"God, this is where I should have brought my mum...instead of a walk through Dingle..!" I said as we walked through the stunning sandy dunes. It was sure to make the two of us laugh. The Freshfield coastline never fails to move me. Yet as for my mother... perhaps you could argue that I was somewhat determined to emphasise my existence to be so distinctly different from anything going on in a Rosamund Pilcher movie (the epitome of the European illusion of the sickly-sweet lives of the women of England's landed gentry), that it makes me withhold such beauty from her, and instead prone to expose her to some of the bleak truth of the rundown streets, where I would engage her in a heated debate about class war. Ok...it was never that heated, in fact, it didn't actually get off the ground at all. Yet still, I was proud to be left with: "Isn't the Queen embarrassed for her streets to be so dirty?" "Yeah Mum, EXACTLY!" In any case, the reason why this post has turned onto to my mother, I cannot recall, but it may lie within my own inner conflict between 'always seeking the beautiful' (which is something my mum has taught me) and 'not looking away' (which is something my own cultural heritage continuously provokes in me). Not naive, nor hypocrite, I do believe in both, and this is why a beautiful day at the beach is equally as radical as all those demos. x
Thursday, 22 March 2012
...desire to feel at home while being away; desire to get away while being at home; desire to reject one's home while yearning to create a home; desire to strive, desire to rest........oh this human condition......!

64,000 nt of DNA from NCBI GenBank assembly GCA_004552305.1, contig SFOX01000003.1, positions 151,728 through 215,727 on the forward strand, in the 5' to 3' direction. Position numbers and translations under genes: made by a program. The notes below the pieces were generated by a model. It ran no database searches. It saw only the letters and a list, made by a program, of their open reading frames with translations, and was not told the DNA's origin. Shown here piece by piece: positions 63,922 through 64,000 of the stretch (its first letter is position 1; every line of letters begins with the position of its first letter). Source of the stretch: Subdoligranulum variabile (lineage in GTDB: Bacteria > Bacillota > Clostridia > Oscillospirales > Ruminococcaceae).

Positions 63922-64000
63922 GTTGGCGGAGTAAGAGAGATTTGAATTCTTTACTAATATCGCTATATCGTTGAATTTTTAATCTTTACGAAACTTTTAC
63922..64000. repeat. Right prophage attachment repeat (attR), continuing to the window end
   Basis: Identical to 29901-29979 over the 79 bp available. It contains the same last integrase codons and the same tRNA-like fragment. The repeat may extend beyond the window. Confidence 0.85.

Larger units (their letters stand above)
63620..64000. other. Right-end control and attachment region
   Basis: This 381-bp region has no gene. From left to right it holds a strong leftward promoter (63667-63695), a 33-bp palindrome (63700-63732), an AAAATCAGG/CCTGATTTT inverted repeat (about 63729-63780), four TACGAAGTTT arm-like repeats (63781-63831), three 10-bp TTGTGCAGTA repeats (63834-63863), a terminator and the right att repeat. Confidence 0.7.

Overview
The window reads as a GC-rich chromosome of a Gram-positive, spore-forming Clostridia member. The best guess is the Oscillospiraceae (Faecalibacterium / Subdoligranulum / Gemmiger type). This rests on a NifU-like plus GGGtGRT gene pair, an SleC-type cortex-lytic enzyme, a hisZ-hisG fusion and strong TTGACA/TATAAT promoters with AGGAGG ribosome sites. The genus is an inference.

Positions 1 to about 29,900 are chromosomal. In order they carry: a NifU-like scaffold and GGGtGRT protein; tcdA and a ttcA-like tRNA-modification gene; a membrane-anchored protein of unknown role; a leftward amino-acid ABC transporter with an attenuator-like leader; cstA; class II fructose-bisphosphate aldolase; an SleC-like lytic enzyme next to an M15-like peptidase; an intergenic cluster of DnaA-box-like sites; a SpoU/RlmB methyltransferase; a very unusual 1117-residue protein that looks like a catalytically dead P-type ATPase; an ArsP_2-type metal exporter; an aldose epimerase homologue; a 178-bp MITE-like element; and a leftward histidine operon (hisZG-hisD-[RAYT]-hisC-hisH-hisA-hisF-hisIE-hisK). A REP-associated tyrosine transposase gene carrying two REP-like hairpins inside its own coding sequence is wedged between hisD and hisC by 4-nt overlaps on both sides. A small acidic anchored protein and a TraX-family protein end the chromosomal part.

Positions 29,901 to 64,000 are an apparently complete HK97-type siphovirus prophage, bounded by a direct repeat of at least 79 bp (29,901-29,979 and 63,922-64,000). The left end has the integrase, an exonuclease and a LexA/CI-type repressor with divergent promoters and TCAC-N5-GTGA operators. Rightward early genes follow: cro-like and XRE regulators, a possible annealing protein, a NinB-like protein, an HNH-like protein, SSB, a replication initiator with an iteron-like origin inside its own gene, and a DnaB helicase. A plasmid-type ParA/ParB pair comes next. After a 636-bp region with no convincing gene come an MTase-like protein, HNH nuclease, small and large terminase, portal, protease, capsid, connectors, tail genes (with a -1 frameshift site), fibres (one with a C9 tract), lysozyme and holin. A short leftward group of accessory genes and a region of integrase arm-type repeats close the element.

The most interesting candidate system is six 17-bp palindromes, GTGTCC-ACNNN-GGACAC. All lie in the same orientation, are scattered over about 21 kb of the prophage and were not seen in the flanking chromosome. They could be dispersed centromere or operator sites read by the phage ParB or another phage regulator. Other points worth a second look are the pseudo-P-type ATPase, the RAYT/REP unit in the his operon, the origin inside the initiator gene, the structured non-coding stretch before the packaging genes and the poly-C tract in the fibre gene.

Sunday, 25 December 2011
I am not sure which to chose as the leading point of perspective for the dissection of this jewel of a comment (taken from Twitter a day after the UK-riots of the summer 2011). Should it be 'class war', 'racism', 'the active encouragement of a control state' or a simple 'What side are you on?' as a question of principle?Unable to attend to all of it in what is set out to be a brief post, I feel I may today settle for 'Xenophobia', which is here so distinctively materialised through pieces of cloth.
From Greek ξένος 'strange' and φόβος 'fear' most will know that it bluntly translates into the 'fear of foreigners'. But I think there is so much more to it...
You could look at this fear passively as something that is evoked without guilt..i.e. 'what I see is strange to me and I therefore lack trust in you and/or the situation'. You could go even further and discuss this fear less as an objective fear of 'the foreign' but as a subjective one that is evoked in yourself through the realisation of your own distinction, your own 'otherness' to what you are confronted with, which then may leave you feeling uncomfortable.
Be that as it may, what is so dangerous is indeed the fact that this fear readily serves to justify unjust (racist/classist) action.
You may argue rightly that the reasons for the covering of faces for Muslim women are distinctly different from those of UK (less privileged?) teenage boys (and girls)...
Set aside any sartorial signs, what remains an emotional similarity still, is that by being marginalised in the first place this fear for both may become a suspicion and eventually turn into denial..
...a denial of identification with what is presented to you as normal - covering up then is both a statement an a measure.
I don't always want to show my face.